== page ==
Reading Recipe: Background Knowledge

Background Knowledge

Once upon a time there was an author who was baking up a reading story. The next ingredient was background knowledge. Now, this particular author wasn’t sure exactly what background knowledge was so she looked it up in her ingredient catalog. And this is what she found.

Background Knowledge

Before reading with understanding occurs, there needs to be a scaffolding of knowledge to build upon. Jeffrey Wilhelm PH.D. (2004) explains that background knowledge is necessary for students to be successful in reading. Wilhelm (2004) describes background knowledge as something that new meanings are built upon. Future learnings of more complex concepts are dependent on the foundations of the original background knowledge. Wilhelm (2004) goes on to explain that by building a foundation students are able to have their curiosity triggered by the reading. When their curiosity is triggered they connect to knowledge they already have and that builds up the information that will be needed to comprehend the text. Wilhelm (2004) stresses, “The most important time to teach reading is before kids read a text that presents them with a new challenge” (p. 76).

Each student carries their own scaffolding of experiences and expectations from their quality world. William Glasser (2006) explains that a quality world is a perception of what is important to an individual. Quality worlds are made up experiences and culture of an individual’s background. When text is read by an individual the information passes through several “filters” of relevancy. If the text that the student is reading has no connection to any of the filters in place, the information does not pass through and is reflected. A connection is not made and the student will not comprehend the text. If there is background knowledge or experience the information is allowed to pass through and become part of the scaffolding. The student will be able to comprehend the text.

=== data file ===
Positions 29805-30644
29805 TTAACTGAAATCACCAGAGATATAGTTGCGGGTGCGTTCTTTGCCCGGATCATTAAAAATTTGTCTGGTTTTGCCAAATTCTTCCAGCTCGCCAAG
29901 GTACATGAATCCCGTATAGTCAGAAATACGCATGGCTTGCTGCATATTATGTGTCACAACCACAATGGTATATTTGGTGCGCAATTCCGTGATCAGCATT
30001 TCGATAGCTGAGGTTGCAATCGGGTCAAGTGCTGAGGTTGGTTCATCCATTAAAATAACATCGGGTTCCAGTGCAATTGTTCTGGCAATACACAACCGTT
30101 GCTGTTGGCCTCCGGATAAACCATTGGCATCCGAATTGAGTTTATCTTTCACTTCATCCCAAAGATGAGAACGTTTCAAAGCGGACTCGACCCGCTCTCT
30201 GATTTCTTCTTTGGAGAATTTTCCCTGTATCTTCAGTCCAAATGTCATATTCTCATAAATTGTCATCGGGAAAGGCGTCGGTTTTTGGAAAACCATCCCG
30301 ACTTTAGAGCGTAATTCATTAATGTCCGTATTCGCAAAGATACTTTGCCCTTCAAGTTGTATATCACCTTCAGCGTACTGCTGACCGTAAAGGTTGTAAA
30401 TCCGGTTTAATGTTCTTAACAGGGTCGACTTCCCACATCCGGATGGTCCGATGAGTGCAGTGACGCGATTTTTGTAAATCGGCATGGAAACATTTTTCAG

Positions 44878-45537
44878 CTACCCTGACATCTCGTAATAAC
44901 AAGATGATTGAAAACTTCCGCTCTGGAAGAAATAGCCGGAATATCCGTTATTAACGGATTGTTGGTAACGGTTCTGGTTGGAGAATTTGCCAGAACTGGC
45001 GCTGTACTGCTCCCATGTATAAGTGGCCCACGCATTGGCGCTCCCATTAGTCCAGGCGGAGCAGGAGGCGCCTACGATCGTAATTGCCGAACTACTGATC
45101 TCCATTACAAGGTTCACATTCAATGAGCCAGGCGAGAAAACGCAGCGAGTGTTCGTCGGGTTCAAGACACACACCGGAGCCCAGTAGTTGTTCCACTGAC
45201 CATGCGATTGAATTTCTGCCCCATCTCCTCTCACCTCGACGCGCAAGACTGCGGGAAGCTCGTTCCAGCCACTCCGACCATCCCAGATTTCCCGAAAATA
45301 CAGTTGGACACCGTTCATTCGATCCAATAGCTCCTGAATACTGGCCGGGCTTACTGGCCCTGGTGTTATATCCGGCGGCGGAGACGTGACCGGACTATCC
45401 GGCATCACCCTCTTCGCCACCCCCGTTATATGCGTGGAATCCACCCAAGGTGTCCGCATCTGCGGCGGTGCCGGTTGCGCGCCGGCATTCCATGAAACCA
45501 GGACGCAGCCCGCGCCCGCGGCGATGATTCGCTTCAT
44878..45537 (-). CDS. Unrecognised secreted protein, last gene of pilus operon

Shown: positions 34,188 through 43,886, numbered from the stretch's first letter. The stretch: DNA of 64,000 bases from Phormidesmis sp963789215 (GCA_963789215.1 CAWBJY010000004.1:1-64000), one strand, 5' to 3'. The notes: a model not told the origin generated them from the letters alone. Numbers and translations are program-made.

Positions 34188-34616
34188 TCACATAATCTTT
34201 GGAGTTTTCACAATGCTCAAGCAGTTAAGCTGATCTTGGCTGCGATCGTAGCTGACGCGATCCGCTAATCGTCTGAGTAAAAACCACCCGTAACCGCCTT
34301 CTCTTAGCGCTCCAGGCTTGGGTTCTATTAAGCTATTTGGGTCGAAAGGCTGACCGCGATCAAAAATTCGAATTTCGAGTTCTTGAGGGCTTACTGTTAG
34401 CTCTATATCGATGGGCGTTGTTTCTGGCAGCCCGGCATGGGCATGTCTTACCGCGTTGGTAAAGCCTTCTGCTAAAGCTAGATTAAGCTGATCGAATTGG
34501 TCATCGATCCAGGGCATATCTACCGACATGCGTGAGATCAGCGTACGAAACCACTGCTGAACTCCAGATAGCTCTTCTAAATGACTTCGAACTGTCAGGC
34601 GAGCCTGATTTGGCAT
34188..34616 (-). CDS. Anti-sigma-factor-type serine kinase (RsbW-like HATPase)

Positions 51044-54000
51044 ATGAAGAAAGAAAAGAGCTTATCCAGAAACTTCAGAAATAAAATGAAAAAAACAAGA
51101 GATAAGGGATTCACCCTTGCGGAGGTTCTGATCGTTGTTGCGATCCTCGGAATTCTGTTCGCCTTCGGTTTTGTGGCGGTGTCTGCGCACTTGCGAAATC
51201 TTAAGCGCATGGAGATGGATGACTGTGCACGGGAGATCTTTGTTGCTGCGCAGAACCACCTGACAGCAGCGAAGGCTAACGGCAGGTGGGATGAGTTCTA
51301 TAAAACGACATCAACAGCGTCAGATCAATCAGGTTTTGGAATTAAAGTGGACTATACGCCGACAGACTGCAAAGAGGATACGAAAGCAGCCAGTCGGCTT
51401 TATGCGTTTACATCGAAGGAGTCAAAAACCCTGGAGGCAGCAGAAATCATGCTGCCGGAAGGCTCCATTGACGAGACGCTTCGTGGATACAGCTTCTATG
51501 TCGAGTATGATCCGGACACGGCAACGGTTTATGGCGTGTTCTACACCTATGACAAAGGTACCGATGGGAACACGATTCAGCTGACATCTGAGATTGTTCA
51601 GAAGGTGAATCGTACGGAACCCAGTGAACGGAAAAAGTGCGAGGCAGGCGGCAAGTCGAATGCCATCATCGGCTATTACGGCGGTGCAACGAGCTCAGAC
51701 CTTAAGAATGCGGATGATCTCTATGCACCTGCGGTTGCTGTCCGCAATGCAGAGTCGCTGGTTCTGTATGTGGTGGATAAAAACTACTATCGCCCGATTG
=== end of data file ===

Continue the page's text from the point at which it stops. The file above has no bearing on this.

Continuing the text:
Background knowledge is important for students as well as teachers. Teachers need to know the background knowledge and print experiences students possess. Elizabeth Birr Moje, an assistant professor at the University of Michigan, was asked why identity mattered. Elizabeth responded, “My immediate response is that identity matters because it, whatever it is, shapes or is an aspect of how humans make sense of the world and their experiences in it, including their experiences with texts” (McCarthey, 2002). When designing reading instruction it is vital to know the students’ identity, quality world, and print scaffolding. By using the background knowledge of students, teachers can begin to tailor instruction that can build upon that foundation.

Glasser, W. (1998). Choice theory: A new psychology of personal freedom. New York, NY:HarperCollins Publishers.

McCarthey, S., Moje, E. (2002). Identity matters. Reading Research Quarterly. 37(2). 228-238.

Wilhelm, J. (2004). Reading is seeing: Learning to visualize scenes, characters, ideas, and text worlds to improve comprehension and reflective reading. New York, NY: Scholastic Inc.

So now our author knows what background knowledge means and she added a cup to the receipe.

Artfully,

Mrs. Berry


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2 Comments (+add yours?)

  1. Kay McGriff (@kaymcgriff)
    Dec 19, 2011 @ 12:08:13

    Have you read Kelly Gallagher’s Readicide? He has some excellent thoughts about background knowledge and its role in reading comprehension.

    Reply

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